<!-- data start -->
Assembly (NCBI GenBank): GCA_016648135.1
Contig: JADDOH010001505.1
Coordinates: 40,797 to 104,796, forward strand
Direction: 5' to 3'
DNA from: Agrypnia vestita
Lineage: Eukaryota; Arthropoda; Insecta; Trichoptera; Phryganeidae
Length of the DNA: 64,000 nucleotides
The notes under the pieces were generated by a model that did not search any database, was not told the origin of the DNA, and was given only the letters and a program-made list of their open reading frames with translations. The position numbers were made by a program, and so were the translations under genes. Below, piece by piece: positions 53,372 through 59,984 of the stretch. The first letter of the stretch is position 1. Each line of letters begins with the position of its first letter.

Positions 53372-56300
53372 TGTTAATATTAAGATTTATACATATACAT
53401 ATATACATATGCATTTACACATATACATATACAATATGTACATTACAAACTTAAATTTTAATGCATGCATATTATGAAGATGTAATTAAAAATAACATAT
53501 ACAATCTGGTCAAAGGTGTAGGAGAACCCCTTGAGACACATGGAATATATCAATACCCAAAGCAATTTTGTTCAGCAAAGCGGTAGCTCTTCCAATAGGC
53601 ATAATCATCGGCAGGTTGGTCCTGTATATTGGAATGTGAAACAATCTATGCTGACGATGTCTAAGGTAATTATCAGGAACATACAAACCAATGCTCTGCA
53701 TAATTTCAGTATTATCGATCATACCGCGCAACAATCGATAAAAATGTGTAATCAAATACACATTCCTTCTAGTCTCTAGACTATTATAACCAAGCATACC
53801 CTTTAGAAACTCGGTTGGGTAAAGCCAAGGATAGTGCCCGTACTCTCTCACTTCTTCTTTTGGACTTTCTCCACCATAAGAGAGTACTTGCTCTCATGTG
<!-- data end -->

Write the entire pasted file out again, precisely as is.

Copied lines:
Assembly (NCBI GenBank): GCA_016648135.1
Contig: JADDOH010001505.1
Coordinates: 40,797 to 104,796, forward strand
Direction: 5' to 3'
DNA from: Agrypnia vestita
Lineage: Eukaryota; Arthropoda; Insecta; Trichoptera; Phryganeidae
Length of the DNA: 64,000 nucleotides
The notes under the pieces were generated by a model that did not search any database, was not told the origin of the DNA, and was given only the letters and a program-made list of their open reading frames with translations. The position numbers were made by a program, and so were the translations under genes. Below, piece by piece: positions 53,372 through 59,984 of the stretch. The first letter of the stretch is position 1. Each line of letters begins with the position of its first letter.

Positions 53372-56300
53372 TGTTAATATTAAGATTTATACATATACAT
53401 ATATACATATGCATTTACACATATACATATACAATATGTACATTACAAACTTAAATTTTAATGCATGCATATTATGAAGATGTAATTAAAAATAACATAT
53501 ACAATCTGGTCAAAGGTGTAGGAGAACCCCTTGAGACACATGGAATATATCAATACCCAAAGCAATTTTGTTCAGCAAAGCGGTAGCTCTTCCAATAGGC
53601 ATAATCATCGGCAGGTTGGTCCTGTATATTGGAATGTGAAACAATCTATGCTGACGATGTCTAAGGTAATTATCAGGAACATACAAACCAATGCTCTGCA
53701 TAATTTCAGTATTATCGATCATACCGCGCAACAATCGATAAAAATGTGTAATCAAATACACATTCCTTCTAGTCTCTAGACTATTATAACCAAGCATACC
53801 CTTTAGAAACTCGGTTGGGTAAAGCCAAGGATAGTGCCCGTACTCTCTCACTTCTTCTTTTGGACTTTCTCCACCATAAGAGAGTACTTGCTCTCATGTG